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Shake Early Origins



The surname Shake was first found in Lancashire at Shakerley, which is now a suburb of Tyldesley in the Metropolitan Borough of Wigan, Greater Manchester. Shakerley is derived from the Old English words "sceacere" + "leah" and literally meant "robbers woodland glade or clearing." [1]CITATION[CLOSE]
Mills, A.D., Dictionary of English Place-Names. Oxford: Oxford University Press, 1991. Print. (ISBN 0-19-869156-4)
The earliest record of the place name was Shakerlee in 1210. Adam de Shakerley was the first of the name living in the area about 1200.

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Shake Spelling Variations


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Shake Spelling Variations



Spelling variations of this family name include: Shakerley, Shackerly, Shackerley, Shack and many more.

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Shake Early History


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Shake Early History



This web page shows only a small excerpt of our Shake research. Another 277 words (20 lines of text) covering the years 161 and 1610 are included under the topic Early Shake History in all our PDF Extended History products and printed products wherever possible.

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Shake Early Notables (pre 1700)


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Shake Early Notables (pre 1700)



More information is included under the topic Early Shake Notables in all our PDF Extended History products and printed products wherever possible.

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The Great Migration


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The Great Migration



Some of the first settlers of this family name were:

Shake Settlers in United States in the 18th Century

  • Christaf Shake, who landed in Pennsylvania in 1743 [2]CITATION[CLOSE]
    Filby, P. William, Meyer, Mary K., Passenger and immigration lists index : a guide to published arrival records of about 500,000 passengers who came to the United States and Canada in the seventeenth, eighteenth, and nineteenth centuries. 1982-1985 Cumulated Supplements in Four Volumes Detroit, Mich. : Gale Research Co., 1985, Print (ISBN 0-8103-1795-8)

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Motto


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Motto



The motto was originally a war cry or slogan. Mottoes first began to be shown with arms in the 14th and 15th centuries, but were not in general use until the 17th century. Thus the oldest coats of arms generally do not include a motto. Mottoes seldom form part of the grant of arms: Under most heraldic authorities, a motto is an optional component of the coat of arms, and can be added to or changed at will; many families have chosen not to display a motto.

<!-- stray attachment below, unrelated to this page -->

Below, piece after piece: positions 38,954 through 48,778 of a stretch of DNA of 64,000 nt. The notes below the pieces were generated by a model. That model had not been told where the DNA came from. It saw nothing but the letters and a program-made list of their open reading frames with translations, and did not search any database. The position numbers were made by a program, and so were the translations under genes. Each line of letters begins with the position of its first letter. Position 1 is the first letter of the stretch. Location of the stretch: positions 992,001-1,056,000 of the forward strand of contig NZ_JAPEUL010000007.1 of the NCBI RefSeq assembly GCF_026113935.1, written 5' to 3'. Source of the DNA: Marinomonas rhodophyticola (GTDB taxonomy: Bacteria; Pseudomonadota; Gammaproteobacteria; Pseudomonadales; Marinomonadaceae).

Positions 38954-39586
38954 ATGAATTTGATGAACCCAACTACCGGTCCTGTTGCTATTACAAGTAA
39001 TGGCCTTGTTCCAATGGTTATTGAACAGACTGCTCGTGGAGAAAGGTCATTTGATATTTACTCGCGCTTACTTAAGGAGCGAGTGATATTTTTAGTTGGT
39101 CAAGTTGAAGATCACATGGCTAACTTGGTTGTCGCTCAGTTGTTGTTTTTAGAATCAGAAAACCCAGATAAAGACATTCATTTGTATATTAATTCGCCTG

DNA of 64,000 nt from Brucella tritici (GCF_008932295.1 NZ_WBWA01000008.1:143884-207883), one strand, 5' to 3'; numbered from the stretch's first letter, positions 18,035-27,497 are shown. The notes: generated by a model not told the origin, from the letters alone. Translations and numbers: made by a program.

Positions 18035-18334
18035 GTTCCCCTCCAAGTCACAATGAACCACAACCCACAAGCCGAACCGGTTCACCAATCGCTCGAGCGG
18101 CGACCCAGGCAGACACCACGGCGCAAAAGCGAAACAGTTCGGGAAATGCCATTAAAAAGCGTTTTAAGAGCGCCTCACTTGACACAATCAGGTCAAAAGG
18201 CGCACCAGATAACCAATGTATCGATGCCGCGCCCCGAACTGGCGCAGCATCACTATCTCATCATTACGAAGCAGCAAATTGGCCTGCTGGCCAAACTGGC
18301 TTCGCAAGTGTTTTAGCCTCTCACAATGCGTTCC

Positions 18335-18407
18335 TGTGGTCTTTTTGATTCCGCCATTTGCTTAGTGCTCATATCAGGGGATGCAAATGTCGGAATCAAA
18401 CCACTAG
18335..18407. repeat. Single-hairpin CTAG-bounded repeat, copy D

Motto: antiquum obtinens
Motto Translation: Possessing our ancient honour.


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Shake Family Crest Products


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Shake Family Crest Products




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See Also


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See Also




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Citations


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Citations



  1. ^ Mills, A.D., Dictionary of English Place-Names. Oxford: Oxford University Press, 1991. Print. (ISBN 0-19-869156-4)
  2. ^ Filby, P. William, Meyer, Mary K., Passenger and immigration lists index : a guide to published arrival records of about 500,000 passengers who came to the United States and Canada in the seventeenth, eighteenth, and nineteenth centuries. 1982-1985 Cumulated Supplements in Four Volumes Detroit, Mich. : Gale Research Co., 1985, Print (ISBN 0-8103-1795-8)

Other References

  1. Burke, Sir Bernard. Genealogical and Heraldic History of the Peerage and Baronetage, The Privy Council, Knightage and Compainonage. London: Burke Publishing, 1921. Print.
  2. MacAulay, Thomas Babington. History of England from the Accession of James the Second 4 volumes. New York: Harper and Brothers, 1879. Print.
  3. Holt, J.C. Ed. Domesday Studies. Woodbridge: Boydell, 1987. Print. (ISBN 0-85115-477-8).
  4. Browning, Charles H. Americans of Royal Descent. Baltimore: Genealogical Publishing. Print.
  5. Markale, J. Celtic Civilization. London: Gordon & Cremonesi, 1976. Print.
  6. Colletta, John P. They Came In Ships. Salt Lake City: Ancestry, 1993. Print.
  7. Mills, A.D. Dictionary of English Place-Names. Oxford: Oxford University Press, 1991. Print. (ISBN 0-19-869156-4).
  8. Dunkling, Leslie. Dictionary of Surnames. Toronto: Collins, 1998. Print. (ISBN 0004720598).
  9. Samuelsen, W. David. New York City Passenger List Manifests Index 1820 - 1824. North Salt Lake, Utah: Accelerated Indexing Systems International, 1986. Print.
  10. Burke, John Bernard Ed. The Roll of Battle Abbey. Baltimore: Genealogical Publishing. Print.
  11. ...

The Shake Family Crest was acquired from the Houseofnames.com archives. The Shake Family Crest was drawn according to heraldic standards based on published blazons. We generally include the oldest published family crest once associated with each surname.

This page was last modified on 23 June 2014 at 11:35.

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